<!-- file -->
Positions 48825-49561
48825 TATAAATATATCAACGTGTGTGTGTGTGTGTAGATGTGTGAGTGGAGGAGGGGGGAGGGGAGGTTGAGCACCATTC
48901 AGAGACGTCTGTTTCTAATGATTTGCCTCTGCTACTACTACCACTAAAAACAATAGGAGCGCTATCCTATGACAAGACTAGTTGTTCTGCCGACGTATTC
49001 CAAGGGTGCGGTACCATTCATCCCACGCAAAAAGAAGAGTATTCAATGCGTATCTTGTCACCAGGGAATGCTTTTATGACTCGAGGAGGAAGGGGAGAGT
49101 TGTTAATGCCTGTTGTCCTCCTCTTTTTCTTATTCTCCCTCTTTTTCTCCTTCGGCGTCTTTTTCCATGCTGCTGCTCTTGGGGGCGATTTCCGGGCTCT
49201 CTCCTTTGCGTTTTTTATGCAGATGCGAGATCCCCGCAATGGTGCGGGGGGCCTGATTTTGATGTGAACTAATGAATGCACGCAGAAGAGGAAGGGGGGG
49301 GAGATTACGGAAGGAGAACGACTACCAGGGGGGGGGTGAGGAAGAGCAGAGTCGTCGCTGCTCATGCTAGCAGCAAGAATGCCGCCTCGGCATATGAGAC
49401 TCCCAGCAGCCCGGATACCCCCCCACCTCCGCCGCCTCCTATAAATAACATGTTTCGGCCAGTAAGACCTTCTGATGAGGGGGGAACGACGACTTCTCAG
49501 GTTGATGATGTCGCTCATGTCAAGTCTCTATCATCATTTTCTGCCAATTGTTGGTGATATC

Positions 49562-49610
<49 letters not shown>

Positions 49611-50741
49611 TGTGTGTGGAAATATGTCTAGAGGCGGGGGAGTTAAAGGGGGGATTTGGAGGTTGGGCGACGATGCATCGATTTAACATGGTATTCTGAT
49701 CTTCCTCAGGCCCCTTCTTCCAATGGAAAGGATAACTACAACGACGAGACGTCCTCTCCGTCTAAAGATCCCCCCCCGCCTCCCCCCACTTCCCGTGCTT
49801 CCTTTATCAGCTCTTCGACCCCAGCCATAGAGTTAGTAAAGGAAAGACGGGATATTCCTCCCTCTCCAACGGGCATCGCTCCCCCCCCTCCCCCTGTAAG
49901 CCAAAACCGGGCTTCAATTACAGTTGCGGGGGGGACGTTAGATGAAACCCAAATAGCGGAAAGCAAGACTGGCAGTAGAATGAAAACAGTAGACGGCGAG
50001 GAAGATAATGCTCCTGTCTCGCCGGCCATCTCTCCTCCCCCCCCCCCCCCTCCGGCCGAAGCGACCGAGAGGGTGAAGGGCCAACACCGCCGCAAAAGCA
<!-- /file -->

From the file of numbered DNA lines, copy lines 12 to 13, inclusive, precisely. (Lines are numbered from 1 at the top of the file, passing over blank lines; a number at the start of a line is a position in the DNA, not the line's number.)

Positions 49611-50741
49611 TGTGTGTGGAAATATGTCTAGAGGCGGGGGAGTTAAAGGGGGGATTTGGAGGTTGGGCGACGATGCATCGATTTAACATGGTATTCTGAT